PAWS Magazine

 

Issue 53, Winter 2002

 

Wildlife Rehabilitation: a complex ballet

by Kip Parker

In the 21 years since its opening, the PAWS Wildlife Center has seen more than 82,000 wild animals come through the front door. Each animal has its own story, a particular set of circumstances attached to its discovery, rescue, transportation, medical care, feeding, housing, and eventual release back to its native habitat.

In a typical year, the staff and volunteers of the PAWS Wildlife Rehabilitation Center will treat more than 4,500 wild animals of about 165 different species. From bears to bats, cougars to chickadees, owls to otters, rattlesnakes to raccoons, and eagles to eider ducks, more than 200 species have been treated at the center since its opening in 1981.

In 2001’s intake, 41 species represented 90% of all the wildlife received that year. In the bird category alone, we saw the Common Crow, Rock Dove, American Robin, European Starling, House Sparrow, Mallard, Northern Flicker, Western Grebe, House Finch, Steller’s Jay, Band-tailed Pigeon, Pine Siskin, Glaucous-wing Gull, Canada Goose, Spotted Towhee, Chickadee, Barn Swallow, Dark-eyed Junco, Golden-crowned Kinglet, Violet-green Swallow, Cedar Waxwing, Varied Thrush, Fox Sparrow, Barn Owl, Bewick’s Wren, Song Sparrow, Winter Wren, Bush Tit, Thayer’s Gull, Western Gull, Swainson’s Thrush, and California Quail.

The PAWS approach to wildlife care has always been a team one—melding a wide range of skills, with everyone working together to give our wildlife patients the best care. The PAWS team comprises both paid staff and volunteer workers. Staff includes veterinarians, wildlife rehabilitators, a naturalist, a volunteer program manager, and reception/admissions and facility caretaker staff. Our center and hospital could not operate without a well-managed volunteer program. More than 200 specially trained volunteers, working in excess of 22,000 hours each year, work as a transport team, bird nursery caretakers, and wildlife care assistants. Additional volunteers provide skilled help in advocacy work and wildlife projects providing professional skills such as arborist, architect, specialist veterinarian services, and carpenter.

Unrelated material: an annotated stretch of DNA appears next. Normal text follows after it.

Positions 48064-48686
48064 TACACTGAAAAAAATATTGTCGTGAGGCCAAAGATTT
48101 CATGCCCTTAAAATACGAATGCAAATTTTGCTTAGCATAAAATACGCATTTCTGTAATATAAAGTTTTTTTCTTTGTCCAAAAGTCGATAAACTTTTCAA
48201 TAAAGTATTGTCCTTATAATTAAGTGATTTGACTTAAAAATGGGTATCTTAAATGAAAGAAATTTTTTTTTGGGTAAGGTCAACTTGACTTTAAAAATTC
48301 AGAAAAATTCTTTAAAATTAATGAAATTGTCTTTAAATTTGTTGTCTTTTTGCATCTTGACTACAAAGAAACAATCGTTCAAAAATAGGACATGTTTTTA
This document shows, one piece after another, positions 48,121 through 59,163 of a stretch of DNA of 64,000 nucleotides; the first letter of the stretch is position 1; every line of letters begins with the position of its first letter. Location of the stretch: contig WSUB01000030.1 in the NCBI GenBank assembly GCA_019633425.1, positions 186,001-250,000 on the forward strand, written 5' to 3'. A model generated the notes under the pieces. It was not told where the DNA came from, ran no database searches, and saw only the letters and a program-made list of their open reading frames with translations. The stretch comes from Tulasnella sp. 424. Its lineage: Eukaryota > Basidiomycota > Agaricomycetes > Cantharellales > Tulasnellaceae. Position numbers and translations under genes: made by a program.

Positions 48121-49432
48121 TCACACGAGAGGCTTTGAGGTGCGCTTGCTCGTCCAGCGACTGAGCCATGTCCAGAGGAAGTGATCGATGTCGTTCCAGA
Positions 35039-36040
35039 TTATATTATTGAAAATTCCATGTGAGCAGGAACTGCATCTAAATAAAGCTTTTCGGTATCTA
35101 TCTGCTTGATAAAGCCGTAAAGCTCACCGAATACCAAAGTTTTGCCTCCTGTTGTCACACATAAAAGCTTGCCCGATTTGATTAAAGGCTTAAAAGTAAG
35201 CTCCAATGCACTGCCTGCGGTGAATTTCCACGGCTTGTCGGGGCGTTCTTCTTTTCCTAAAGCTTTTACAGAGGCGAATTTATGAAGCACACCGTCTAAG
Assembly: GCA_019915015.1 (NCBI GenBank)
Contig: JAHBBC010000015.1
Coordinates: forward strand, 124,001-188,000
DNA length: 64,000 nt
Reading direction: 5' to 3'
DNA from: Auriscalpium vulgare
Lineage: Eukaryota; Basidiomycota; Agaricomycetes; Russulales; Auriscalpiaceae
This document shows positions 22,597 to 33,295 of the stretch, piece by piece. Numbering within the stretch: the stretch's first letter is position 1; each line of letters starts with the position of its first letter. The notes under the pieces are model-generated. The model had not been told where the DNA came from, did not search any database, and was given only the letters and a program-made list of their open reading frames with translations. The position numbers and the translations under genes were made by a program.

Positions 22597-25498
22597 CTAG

Operating a full-service wildlife rehabilitation center and hospital requires a huge investment in infrastructure—equipment, supplies, buildings, vehicles, and trained staff—to be able to meet the diverse needs of a wide array of species. In a typical week, the following supplies might be on the order list: 500 pounds of smelt, 100 pounds of trout, 40,000 mealworms, fruit and vegetables, hay, clover, grass, cat food, dog chow, vitamins, minerals, supplements, antihelminthics, antibiotics, leather and latex gloves, surgical sutures, oxygen and x-ray film, wire mesh and vinyl-coated wire, lumber and light bulbs, bleach, bactericides, staples, a chain saw and surgical scissors, printer paper and toilet paper, computer software and brooms, nets and crates, maps, towels and sheets, and newspaper. (See our Web site at www.paws.org for our wildlife wish list.)

Wildlife rehabilitation is a complex ballet of science and intuition, experience and common sense, a sometimes lyrical unfolding of the covenant between people who care for wildlife in distress and the wide array of species and individual animals needing care. The work is often dirty, hard, unremitting labor, but it offers both an underlying sense of “right action” as well as moments of great joy and exultation.

Several months and thousands of hours dedicated to providing professional care, appropriate food, complex medical treatment and customized housing, all come together when the animal, no longer a patient, is returned to the wild. In a brief flurry of wings, a short run into the woods, a heave of flippers into the water, one more life returns to the wild.

In our busy, often impersonal world, where human violence and destruction too often are the counterpoints in a changing environment, we have saved one more wild life. And in doing so, perhaps we have taken another small step toward sanity and a more humane and compassionate world that values all life.

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